Overcome Your Miscarriage Fears
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Sometimes, pregnancy can go awfully wrong. When this occurs, it is called a miscarriage. Approximately 15% of known pregnancies conclude with a miscarriage. In a majority of these cases, 80% of them occur in the first trimester and are least likely to occur past the 20th-week mark.
What Is a Miscarriage?
A miscarriage is a medical condition that is termed spontaneous abortion. However, it is not an abortion, as it is commonly understood. It is the loss of an unborn baby, which occurs prior to the 20th week of gestation. If the miscarriage occurs past the 20th week of gestation, then it’s called a late miscarriage. This type occurs in very rare circumstances.
There are some common symptoms women experience while having a miscarriage. These are:
- Severe abdominal pain
- Bleeding that systematically progresses to heavy
- Passing of tissue
If you are pregnant and experience such symptoms, please contact your obstetrician/gynaecologist immediately or visit your local emergency room.
Currently, the actual cause of miscarriage is not completely understood. Miscarriages that occur in the first twelve weeks of pregnancy are usually caused by chromosomal abnormalities within the infant. Chromosomes are minute cellular structures, which carry the body’s genetic information. Genes are responsible for determining an infant’s physical attributes such as hair and eye colour, gender and blood type. These chromosomal problems are a chance occurrence and are unrelated to the parents’ health.
In some cases, miscarriages may also occur due to the following factors:
- Hormonal problems
- Uterine bleeding
- Exposure to the workplace or environmental hazards such as toxic agents or radiation
- Kidney disease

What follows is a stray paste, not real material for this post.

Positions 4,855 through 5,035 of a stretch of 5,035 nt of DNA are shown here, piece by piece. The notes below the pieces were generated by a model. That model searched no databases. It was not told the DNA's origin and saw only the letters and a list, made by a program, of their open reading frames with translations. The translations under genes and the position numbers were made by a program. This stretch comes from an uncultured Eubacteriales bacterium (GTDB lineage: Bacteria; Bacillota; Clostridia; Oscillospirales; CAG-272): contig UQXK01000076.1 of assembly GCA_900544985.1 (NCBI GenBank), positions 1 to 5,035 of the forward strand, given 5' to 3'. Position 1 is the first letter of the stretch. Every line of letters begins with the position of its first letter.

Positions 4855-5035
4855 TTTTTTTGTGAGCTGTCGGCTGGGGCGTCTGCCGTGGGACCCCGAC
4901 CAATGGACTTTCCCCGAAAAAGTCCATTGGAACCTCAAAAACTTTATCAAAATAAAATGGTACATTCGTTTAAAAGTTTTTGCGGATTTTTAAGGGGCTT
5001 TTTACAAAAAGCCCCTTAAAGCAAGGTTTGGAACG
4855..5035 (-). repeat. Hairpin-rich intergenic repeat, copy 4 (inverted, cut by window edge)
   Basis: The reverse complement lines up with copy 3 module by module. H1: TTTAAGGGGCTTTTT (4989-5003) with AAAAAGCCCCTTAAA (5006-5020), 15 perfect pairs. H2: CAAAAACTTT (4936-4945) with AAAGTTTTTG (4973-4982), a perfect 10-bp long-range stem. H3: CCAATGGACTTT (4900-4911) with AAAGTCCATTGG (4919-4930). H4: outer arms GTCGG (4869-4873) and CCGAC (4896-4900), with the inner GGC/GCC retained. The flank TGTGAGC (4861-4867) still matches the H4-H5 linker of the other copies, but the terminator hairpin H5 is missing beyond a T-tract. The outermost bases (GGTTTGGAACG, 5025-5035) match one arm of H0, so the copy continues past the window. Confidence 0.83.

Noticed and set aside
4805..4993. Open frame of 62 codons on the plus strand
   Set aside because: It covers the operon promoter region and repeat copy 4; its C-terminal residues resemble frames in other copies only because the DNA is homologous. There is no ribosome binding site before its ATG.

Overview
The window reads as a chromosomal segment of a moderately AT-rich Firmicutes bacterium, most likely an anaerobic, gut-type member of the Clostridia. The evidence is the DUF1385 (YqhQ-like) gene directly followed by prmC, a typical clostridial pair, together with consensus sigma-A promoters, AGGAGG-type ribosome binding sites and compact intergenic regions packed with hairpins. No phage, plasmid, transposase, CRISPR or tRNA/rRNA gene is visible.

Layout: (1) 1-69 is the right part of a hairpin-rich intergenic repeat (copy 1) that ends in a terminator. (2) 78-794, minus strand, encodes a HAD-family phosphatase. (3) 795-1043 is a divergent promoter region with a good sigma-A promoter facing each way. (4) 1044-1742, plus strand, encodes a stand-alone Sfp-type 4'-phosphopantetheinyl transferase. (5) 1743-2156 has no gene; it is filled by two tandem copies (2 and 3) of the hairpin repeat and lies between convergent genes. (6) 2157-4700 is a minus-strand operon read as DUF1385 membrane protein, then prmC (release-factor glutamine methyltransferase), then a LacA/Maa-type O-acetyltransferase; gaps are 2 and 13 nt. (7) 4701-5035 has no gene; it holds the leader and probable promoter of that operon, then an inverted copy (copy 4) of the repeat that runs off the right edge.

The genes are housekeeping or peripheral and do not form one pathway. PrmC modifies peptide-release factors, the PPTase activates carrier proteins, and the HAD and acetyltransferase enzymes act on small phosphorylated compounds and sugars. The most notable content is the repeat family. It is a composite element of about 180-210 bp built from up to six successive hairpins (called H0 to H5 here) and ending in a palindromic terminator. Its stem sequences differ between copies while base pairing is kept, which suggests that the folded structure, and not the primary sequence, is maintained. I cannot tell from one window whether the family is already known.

- Incompetent cervix
- Lifestyle choices such as drinking alcohol, smoking, consuming drugs
- Thyroid disease
- Congenital heart disease
- Medications such as Accutane
- Severe malnutrition
- Uncontrolled diabetes
Currently, there is no evidence which suggests that sexual or physical activity leads to a miscarriage.
How Are Miscarriages Diagnosed and Treated?
Your obstetrician/gynaecologist will request for an ultrasound test and also perform a pelvic exam to confirm that a miscarriage has occurred. If the uterus has cleared, no treatment is required. Sometimes, the uterus does not completely empty out, in which case dilation and curettage is performed. In this procedure, dilation is induced and any placental or fetal tissue left behind is removed. Medications may be administered as an alternative dilation to perform the same procedure.
What Are Some Ways to Avoid Miscarriage?
In most cases, the miscarriage cannot be prevented because the cause is difficult to determine. However, most women can lower their risk of a miscarriage by taking the following precautionary measures:
- Not smoking while expecting
- Not consuming illegal drugs or alcohol while pregnant
- Eating a well-balanced and healthy diet which includes at least 5 servings of fruits and vegetables
- Preventing certain infections such as rubella
- Being at a healthy weight before becoming pregnant
Your Weight and Preventing Miscarriage
Women who have a body mass index (BMI) of more than 30 are at an increased risk of miscarrying. The best method of protecting your health and that of your unborn child is to lose the excess weight BEFORE becoming pregnant. A healthy weight is the best to reduce your risk of miscarrying. Even during pregnancy, it is absolutely vital that you maintain some level of activity just as swimming or walking. Perform all exercises only after consulting with your physician.
Learning that you are expecting can be an elating experience but then finding out a few weeks later that you have miscarried can throw you into an emotional tailspin. For many women, dealing with a miscarriage often sends them into depression. Some develop a fear of miscarriage and feel they won’t be able to carry a baby to term. Others may feel inadequate and feel a deep sense of loss. It is at this time that women need a lot of support and comfort from their family and friends. Speaking to a doctor about getting pregnant again and how to avoid miscarriage in the future can also help.